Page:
(NEW YORK) — The upheavals overseas have made Americans more skittish about any kind of U.S. military involvement, according to a new POLITICO survey.
For instance, 67 percent of those polled say that military action should only be taken when there is a direct threat to national security. Only 22 percent believe that the U.S. should be compelled to act whenever democracy is threatened elsewhere.
The survey of 834 adults, which was taken before Malaysia Airlines Flight 17 was downed over eastern Ukraine, found that just 17 percent feel the U.S. should do more to help the central government in Kiev, while 34 percent want less involvement and three in ten contend the current policy is correct.
In regards to Afghanistan, nearly three-quarters agree on the timetable to withdraw all U.S. forces from the country. Twenty-three percent oppose a complete withdrawal.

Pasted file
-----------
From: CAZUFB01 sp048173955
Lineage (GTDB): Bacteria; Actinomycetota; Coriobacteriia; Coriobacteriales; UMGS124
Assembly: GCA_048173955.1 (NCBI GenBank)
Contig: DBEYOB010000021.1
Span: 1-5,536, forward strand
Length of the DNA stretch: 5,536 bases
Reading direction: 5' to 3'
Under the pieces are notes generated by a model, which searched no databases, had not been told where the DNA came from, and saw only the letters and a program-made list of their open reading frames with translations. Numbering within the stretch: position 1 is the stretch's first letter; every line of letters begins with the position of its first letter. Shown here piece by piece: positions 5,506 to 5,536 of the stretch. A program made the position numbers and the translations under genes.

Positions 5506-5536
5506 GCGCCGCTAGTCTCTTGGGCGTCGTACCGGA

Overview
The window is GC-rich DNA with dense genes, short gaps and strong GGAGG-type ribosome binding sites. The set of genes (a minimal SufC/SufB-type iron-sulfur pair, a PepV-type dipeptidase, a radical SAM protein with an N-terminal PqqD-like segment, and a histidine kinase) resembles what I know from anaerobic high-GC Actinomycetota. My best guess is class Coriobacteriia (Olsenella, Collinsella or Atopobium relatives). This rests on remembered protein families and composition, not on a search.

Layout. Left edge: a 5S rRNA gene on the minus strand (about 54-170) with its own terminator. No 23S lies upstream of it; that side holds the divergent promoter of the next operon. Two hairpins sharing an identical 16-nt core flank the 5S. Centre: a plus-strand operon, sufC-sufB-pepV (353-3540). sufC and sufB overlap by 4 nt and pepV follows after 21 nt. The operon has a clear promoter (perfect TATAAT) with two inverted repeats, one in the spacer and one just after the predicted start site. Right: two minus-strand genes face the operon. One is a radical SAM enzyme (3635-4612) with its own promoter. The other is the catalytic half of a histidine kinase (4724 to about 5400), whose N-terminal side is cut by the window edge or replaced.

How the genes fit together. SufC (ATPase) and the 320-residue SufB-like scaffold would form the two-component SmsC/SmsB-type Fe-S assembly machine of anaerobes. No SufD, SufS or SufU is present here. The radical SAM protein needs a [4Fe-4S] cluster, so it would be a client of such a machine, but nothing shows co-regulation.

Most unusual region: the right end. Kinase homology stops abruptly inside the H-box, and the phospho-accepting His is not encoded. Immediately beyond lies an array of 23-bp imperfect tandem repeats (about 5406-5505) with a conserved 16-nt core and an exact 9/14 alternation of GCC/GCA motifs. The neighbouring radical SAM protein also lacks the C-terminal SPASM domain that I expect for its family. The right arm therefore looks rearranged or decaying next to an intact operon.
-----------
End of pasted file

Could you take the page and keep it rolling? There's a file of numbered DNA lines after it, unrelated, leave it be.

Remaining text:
As for Iraq, 51 percent believe the worsening situation there has little or no effect on national security, while 42 percent says it affects national security “a lot.”
Another source of concern is the ongoing civil war in Syria, although just 15 percent believe the U.S. should do more. Meanwhile, 68 percent agree with the present U.S. policy or think it should be limited further.
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